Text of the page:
Running Tips – Strength Training to be a Better Runner

The best way to get better at running is … by running. That doesn’t mean that strength training is not important for runners, though. With so much time dedicated to training runs throughout the week, it’s easy to blow off time in the gym. With this installment of the Running Tips series, I’m going to explain the best exercises when strength training to be a better runner.

Running Tips - Strength Training to be a Better Runner

There are some compelling reasons why strength training can help your progress as a runner and even increase your speed. If you want to know more about why you should be lifting weights, check out this guest post I wrote last year for Allison’s blog: 5 Ways Strength Training Makes You a Better Runner.

The Movements of Running

Set aside your knowledge of what muscles are necessary to strengthen for running and start to think instead of what movements take place during running. Those movements are what you can focus on in your strength training.

Let’s break down the act of running:

Although running is obviously a very active lower body sport, your upper body and torso are also working. Your arms are swinging back and forth with elbows close to your sides; your abdominals and spine musculature are working to maintain your posture; and should there be a sudden change in terrain, like an uneven road or trail, you might bend to one side to keep your balance.

As for your lower body, you are pushing off from your foot in plantar flexion, flexing at the knee and extending at the hip. Running primarily takes place in the frontal plane, so movements like hip abduction and adduction are less a priority in the actual motion of running.

What does this mean for the exercises to focus on for prime running form?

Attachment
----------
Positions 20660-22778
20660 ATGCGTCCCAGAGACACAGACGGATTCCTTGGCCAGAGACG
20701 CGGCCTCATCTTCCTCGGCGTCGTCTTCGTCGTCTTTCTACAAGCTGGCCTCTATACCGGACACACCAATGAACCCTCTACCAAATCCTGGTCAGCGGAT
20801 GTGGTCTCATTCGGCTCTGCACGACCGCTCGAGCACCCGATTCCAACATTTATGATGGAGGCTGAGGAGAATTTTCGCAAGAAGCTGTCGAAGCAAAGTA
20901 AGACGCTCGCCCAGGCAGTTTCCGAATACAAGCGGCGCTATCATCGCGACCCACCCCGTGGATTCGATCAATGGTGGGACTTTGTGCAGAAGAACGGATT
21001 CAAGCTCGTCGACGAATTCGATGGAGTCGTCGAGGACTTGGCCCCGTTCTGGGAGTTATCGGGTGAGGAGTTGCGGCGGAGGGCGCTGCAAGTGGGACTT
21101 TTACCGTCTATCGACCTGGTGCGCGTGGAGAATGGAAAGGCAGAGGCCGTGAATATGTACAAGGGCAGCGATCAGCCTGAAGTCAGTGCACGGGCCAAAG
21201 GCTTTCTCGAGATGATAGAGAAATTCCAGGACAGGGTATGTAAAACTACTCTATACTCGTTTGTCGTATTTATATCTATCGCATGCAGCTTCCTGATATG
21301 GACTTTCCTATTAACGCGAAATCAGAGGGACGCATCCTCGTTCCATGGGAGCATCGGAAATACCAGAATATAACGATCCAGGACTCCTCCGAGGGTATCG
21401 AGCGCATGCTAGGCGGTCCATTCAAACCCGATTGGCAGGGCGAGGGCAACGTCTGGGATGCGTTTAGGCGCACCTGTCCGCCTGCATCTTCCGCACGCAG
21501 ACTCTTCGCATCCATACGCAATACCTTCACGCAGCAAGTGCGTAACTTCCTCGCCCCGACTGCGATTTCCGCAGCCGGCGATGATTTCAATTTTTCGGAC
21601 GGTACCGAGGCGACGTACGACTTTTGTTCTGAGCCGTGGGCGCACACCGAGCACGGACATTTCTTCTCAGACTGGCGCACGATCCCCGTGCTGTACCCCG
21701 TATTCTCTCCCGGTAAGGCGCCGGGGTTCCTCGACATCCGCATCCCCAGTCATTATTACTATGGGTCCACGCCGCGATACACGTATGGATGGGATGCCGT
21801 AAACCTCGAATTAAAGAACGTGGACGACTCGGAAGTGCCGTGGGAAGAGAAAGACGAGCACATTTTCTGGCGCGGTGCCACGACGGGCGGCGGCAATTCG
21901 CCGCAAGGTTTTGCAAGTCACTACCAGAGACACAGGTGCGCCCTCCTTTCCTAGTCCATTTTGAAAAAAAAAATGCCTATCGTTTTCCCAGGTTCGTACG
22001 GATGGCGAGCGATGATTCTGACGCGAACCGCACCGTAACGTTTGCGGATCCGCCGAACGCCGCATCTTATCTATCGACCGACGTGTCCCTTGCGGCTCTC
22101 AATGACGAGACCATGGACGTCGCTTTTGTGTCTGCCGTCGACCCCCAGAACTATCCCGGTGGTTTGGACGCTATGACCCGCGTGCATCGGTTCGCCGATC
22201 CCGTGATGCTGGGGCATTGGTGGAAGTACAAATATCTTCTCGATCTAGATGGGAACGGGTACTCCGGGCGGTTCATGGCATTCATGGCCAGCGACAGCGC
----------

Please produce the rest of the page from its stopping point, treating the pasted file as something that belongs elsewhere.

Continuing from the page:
Shoulder flexion: Close-grip bench press, scapular pushups, close-grip cable press, close-grip overhead press.

Shoulder extension: Close-grip rows, close-grip pull-up and pull-downs.

Spinal extension. Many runners bend from the waist in slight spinal flexion, rather than a whole body forward lean which is considered a more efficient running form. To offset this focus on your abdominals in flexion, spinal extension should be prioritized: Supermans, cobra position, the cow position of cat/cow.

Plantar flexion: Standing calf raises

Knee flexion: Hamstring curls, with machine, cable, resistance band, or swiss ball

Knee extension: Leg extensions, with machine, cable or resistance band

Hip extension: Forward or reverse lunges, step ups, squats, deadliest, leg extensions

Hip flexion: Pike, Captain’s Chair knee raises

Stabilization: Plank, wall sits, bird dogs, dead bugs (Need a quick workout which focuses on stabilization? Try my 15 Minute Abs Workout!)

(The lower body movements of the three joints are often referred to as triple extension and in fact all three joints are working when doing exercises like squats, lunges and step ups)

Running Tips - Strength Training to Be a Better Runners

Injury prevention 

Don’t ignore muscles underused in the act of running, just because you think they’re not necessary. Remember, your muscles all work together and it can be helpful to think of your body’s movements as part of an overall linked chain, rather than staccato movements each performed in unison. That means, even if your hip abductors and adductors aren’t working as much as your hip extensors during running, ignoring them completely during strength training can lead to imbalances and injury. Think sumo squats, lateral lunges and step ups, and medial lunges and step ups.

(Want more running injury prevention tips? Check out this post on Treating and Preventing ITB Syndrome)

Endurance vs strength

If you want your strength training to be sports specific to running, then it makes sense that focusing on an endurance type of training (usually 15 repetitions or higher) would be your focus. However, having strength and power to build upon are also important. Ideally, you would program your strength training over the course of a year, leading up to your target season or event. Begin with strength, then power, then be working on endurance as you approach your target.

If you’re unsure of how to come up with a program based on your current status and your running goals, it can be a great idea to work with either a personal trainer or a running coach with strength training experience, so he or she can help you put a good routine into regular practice.

How Often Should You Strength Train?